The main difference between APY and interest rate is the compounding interest. An APR or simple interest is usually distinguished in the context of borrowed money, while the APY is more commonly associated with the interest you gain when you invest money. Simple interest rates can be applied to both borrowing and investing money. An APY earned vs interest rate earned on a savings account is typically significantly higher.
|NOTE: Roth IRA accounts deliver annual interest returns between 7 and 10%. If you’re unfamiliar with these accounts, you can read what a Roth IRA is here.
APY and Interest Rate on Savings Account
A savings account APY vs interest rate: the two can significantly differ. Earnings from an APY interest will slowly increase, while the interest rate is fixed. And the return you get will stay the same, year after year.
The interest rate vs APY savings difference will be evident at least after one compounding period has passed, and then the measure of the interest received can be compared. Concerning loans and rates, an APY is a much worse option for you.
|NOTE: The variable interest rate definition describes an ‘adjustable’ or ‘floating’ rate that changes over time because it’s based on a periodically changing index or an underlying benchmark interest rate.
Interest Rate Lower Than APY?
The battle of interest rate vs APY is a long-standing one, with interest rates offered more often than APYs. But APYs are more attractive to customers. Interest rates are offered for many different types of accounts—banks avoid paying large amounts of money to their clients based only on a certificate of deposit for an insubstantial amount of money. APYs are more lucrative—banks incentivize you to invest your money with them by offering a higher, escalating return.
|NOTE: A savings account does not only keep your money safe, but it can also help you earn a substantial amount each year. When considering opening a savings account, check out the great IRA saving accounts.
APYs or Interest Rates for Savings?
An APY provides the most accurate sense of what you’ll earn in a year. If possible, get both. But when deciding about APY vs interest rate savings, the best course is to go for the APY that offers the higher rate. In this way, you’ll see your savings accumulate. It helps if the APY rates are adjusted daily or at least on a quarterly level since in one year, you can observe not only your savings increase but your return increase, as well.
|NOTE: Certificates of deposits (CDs) are investments with fixed maturity dates, ranging from one month to 20 years. And you can’t easily withdraw money from this investment account before the maturity date has passed. When mulling over the APY vs interest rate CD decision, you’ll realize that you can get a higher return on longer-term CDs.
Convert APY to Interest Rate?
An APY can be converted to an interest rate. But how often is the compounding interest calculated for the APY account? The difference between the interest rate vs APY savings account and the different types of transactions should be made clear by your bank or the organization where you’ve decided to invest your money. Note six steps of the conversion process:
- The conversion process begins with converting the APY rate into a decimal number. This is done by dividing the APY percentage by 100; so, if your APY is 5.5%, you’ll get the decimal 0.055.
- Add 1 to the decimal number—continuing with our example, this would be 1.055.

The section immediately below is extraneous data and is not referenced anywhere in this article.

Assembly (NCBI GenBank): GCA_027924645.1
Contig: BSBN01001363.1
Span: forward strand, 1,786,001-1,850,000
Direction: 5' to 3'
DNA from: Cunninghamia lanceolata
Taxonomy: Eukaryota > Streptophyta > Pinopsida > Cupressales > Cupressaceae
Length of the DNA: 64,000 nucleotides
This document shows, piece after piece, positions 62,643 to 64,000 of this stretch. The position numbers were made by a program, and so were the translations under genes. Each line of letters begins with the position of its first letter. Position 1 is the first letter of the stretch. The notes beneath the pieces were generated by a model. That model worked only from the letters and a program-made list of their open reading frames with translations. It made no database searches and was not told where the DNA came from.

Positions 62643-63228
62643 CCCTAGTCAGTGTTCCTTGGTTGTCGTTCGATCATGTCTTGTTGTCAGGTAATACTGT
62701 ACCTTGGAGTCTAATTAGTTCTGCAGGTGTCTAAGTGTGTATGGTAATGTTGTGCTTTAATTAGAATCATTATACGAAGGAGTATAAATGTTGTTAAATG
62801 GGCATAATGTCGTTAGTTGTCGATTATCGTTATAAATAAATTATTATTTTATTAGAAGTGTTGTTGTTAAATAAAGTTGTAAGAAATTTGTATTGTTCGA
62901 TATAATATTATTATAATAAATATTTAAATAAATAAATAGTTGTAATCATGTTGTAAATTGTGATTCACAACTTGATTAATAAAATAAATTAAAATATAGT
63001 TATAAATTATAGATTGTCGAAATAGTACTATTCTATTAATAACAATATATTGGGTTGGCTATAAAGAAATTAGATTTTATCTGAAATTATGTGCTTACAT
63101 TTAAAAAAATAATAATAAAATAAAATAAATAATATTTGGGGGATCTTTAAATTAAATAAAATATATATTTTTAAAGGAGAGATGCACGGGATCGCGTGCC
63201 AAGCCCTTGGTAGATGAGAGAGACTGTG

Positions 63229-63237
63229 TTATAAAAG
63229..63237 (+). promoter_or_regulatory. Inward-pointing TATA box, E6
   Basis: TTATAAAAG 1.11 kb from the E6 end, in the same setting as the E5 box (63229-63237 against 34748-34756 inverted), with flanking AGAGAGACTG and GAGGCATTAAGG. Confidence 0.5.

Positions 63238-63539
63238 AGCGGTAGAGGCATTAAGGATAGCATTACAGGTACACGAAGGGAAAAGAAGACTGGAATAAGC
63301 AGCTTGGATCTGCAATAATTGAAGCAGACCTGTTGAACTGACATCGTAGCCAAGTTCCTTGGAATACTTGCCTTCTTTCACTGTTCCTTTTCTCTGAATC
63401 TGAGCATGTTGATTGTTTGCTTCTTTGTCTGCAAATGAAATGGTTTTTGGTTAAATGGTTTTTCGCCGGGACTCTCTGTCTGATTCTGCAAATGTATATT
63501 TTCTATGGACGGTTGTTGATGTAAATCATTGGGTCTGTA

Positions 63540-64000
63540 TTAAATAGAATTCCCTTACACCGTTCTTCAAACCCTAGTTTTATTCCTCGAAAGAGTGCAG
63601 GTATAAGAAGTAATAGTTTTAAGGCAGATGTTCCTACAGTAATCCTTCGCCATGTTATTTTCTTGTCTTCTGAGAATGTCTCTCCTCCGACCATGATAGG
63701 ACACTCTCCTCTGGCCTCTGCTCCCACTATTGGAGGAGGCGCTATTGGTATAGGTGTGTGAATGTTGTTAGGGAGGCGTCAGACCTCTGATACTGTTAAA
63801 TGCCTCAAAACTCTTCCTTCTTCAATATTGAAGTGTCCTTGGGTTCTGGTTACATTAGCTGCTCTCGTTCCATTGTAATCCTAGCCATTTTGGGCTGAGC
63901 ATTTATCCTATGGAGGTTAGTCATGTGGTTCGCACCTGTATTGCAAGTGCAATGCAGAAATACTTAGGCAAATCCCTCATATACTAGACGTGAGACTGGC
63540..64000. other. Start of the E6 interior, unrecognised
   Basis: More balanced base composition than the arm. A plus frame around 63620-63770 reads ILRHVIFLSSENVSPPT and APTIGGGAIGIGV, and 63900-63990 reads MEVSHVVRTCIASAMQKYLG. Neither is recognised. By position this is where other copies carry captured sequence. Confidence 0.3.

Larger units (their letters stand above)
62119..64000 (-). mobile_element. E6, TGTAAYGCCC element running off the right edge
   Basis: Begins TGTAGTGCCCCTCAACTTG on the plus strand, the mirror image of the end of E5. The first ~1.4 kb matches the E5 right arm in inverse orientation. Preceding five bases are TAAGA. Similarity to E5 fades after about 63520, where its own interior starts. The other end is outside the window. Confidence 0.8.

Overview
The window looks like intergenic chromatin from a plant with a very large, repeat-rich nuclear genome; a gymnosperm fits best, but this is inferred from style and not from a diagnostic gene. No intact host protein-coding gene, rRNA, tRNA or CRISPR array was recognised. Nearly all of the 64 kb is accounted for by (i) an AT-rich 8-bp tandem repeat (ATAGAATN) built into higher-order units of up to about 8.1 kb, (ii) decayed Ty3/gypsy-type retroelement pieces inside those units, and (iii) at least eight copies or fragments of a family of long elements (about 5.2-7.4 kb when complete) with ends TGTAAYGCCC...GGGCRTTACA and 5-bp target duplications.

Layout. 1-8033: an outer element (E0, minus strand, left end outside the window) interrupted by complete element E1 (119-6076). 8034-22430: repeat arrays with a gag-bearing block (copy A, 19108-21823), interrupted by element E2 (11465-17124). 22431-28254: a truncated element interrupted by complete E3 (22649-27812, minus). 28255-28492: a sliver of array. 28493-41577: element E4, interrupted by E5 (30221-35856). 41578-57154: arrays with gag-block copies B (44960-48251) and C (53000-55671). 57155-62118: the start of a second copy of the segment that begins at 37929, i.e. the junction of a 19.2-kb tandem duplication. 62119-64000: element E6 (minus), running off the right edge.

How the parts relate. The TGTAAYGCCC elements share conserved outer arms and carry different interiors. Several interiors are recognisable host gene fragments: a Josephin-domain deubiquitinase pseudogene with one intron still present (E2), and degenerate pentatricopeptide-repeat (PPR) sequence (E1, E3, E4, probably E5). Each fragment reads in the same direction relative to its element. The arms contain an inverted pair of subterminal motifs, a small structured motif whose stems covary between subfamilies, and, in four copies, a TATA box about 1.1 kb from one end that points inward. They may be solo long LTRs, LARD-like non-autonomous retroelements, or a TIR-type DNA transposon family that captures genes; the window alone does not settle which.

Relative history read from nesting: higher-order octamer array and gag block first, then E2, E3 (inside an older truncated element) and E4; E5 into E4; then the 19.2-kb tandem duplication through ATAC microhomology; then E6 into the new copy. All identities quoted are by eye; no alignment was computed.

- The number you get in step two (1.055) has to be raised to the 1/nth power. Here, N equals the number of times per year interest is compounded—so if your account compounds interest monthly, you would raise 1.055 to the 1/12 power and get 1.004471699.
- Subtract 1 from 1.004471699, and you get 0.004471699.
- The number from the fourth step (0.004471699) needs to be multiplied by the times per year the interest is compounded, e.g., 0.004471699 x 12 = 0.053660387.
- When calculating the interest rate vs APY, you need to multiply by 100 and get to a percentage to find the interest rate. If you multiply 0.053660387 by 100, you find the interest rate equals 5.366% (if the APY is 5.5 %, and interest is compounded monthly).
|NOTE: If you have a savings account and you want to know what’s the difference between your annual interest rate vs APY, you can use a savings calculator to find out what kind of return you’ll get with both of these options.
The principal difference of APY vs interest rate is in the additional interest the APY accrues over time. If we compare rates of return, the APY has a higher return and is a more attractive option for those who want to save because it compounds interest. An APY is typically the smarter way to go.
In most cases, the interest rate will be provided by the organization you’re investing with. They can calculate exactly how much return you’ll receive. If this is not the case, you can use an interest rate calculator to determine what your returns will be.
An APY can be calculated using a simple formula: APY = (1 + r/n )n – 1, where ‘r is the stated annual interest rate and ‘n’ is the number of compounding periods each year. All you need to calculate the APY is to know the interest rate and compounding frequency…and a calculator.
In the world of decentralized finance (DeFi), cryptocurrencies can earn a return. Users can put cryptocurrencies in a digital deposit account, where they are entitled to receive an APY. Some accounts offer additional subsidies on top of this in the form of a new token, much like the APY vs interest rate structure.
The effective interest rate is the real return you receive from a savings account or another interest-paying investment, with the effects of compounding over time calculated into the return. It also reveals the real amount of debt owed on a credit card, mortgage, or loan.